This is axiomatic in Singapore who uses “warm” peace, which is diplomacy complemented with deterrence through conscription as declared in the SAF’s Mission “to enhance Singapore's peace and security through deterrence and diplomacy, and should these fail, to secure a swift and decisive victory over the aggressor. ” Moreover, the former Chief of Air Force Major General Ng affirmed that due to the horrors witnessed during the two World Wars, countries could no longer accept war as a quotidian activity, thus augmenting the importance of deterrence.

Thus, deterrence must be integrated with diplomacy and improvements to international stability and security through success in operations-other-than-war . He also added that “warm” peace Cooperation “tell our adversaries that if they fight us in combat, we will defeat them” , which effectively reconcile with the fact that all these neoliberalism institutions are used to send a deterrence signal to potential aggressors hence they still require some form of military force should this deterrence fails.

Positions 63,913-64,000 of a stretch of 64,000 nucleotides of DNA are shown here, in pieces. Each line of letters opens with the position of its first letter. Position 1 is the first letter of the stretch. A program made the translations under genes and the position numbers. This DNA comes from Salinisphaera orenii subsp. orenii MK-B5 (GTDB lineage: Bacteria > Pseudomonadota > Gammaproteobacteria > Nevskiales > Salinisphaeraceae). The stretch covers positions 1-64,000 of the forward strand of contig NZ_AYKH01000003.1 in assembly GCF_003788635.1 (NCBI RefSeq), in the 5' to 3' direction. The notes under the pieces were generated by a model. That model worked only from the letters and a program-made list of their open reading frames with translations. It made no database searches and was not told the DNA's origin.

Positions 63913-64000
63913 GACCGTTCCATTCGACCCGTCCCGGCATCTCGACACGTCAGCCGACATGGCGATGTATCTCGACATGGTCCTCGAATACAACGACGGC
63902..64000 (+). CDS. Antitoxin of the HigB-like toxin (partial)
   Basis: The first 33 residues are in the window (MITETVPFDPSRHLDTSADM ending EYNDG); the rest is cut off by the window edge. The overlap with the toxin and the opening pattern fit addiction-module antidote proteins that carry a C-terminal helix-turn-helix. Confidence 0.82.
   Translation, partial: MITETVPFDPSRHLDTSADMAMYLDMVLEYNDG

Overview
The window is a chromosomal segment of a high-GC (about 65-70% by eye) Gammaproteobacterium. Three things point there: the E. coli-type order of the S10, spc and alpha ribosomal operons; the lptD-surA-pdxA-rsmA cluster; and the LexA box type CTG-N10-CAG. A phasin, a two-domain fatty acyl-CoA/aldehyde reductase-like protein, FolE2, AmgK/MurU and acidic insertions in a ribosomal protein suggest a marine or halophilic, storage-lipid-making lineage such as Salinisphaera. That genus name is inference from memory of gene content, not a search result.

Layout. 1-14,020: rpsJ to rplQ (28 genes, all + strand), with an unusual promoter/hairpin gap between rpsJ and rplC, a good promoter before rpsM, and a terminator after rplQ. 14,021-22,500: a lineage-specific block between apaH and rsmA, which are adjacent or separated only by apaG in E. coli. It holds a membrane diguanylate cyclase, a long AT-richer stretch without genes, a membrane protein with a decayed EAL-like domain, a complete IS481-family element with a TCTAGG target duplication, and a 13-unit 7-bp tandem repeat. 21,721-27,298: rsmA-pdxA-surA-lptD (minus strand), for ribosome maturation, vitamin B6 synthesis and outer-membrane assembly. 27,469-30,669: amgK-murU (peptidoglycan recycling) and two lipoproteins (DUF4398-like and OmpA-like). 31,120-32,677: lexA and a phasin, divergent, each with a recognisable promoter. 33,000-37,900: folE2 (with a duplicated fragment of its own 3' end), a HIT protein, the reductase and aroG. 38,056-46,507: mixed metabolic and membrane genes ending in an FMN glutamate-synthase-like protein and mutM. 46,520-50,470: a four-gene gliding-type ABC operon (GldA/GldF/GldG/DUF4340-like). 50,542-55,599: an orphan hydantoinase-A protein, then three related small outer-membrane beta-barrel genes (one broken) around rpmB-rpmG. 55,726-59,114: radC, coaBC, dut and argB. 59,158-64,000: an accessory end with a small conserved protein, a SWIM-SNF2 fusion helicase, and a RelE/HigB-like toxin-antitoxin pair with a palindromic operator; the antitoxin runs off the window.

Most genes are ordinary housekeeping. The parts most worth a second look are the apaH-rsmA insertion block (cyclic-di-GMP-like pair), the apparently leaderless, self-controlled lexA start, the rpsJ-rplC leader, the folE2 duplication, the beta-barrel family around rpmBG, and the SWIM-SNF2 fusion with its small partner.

Therefore, military deterrence through military build-up cannot be downplayed even though “warm” peace is forged. In conclusion, military conscription is necessary to the survival of Singapore as wars and conflicts are unavoidable in this anarchical world and also a progenitor for political stability in order for a state to start achieving economic growth as well as a means to foster social cohesion.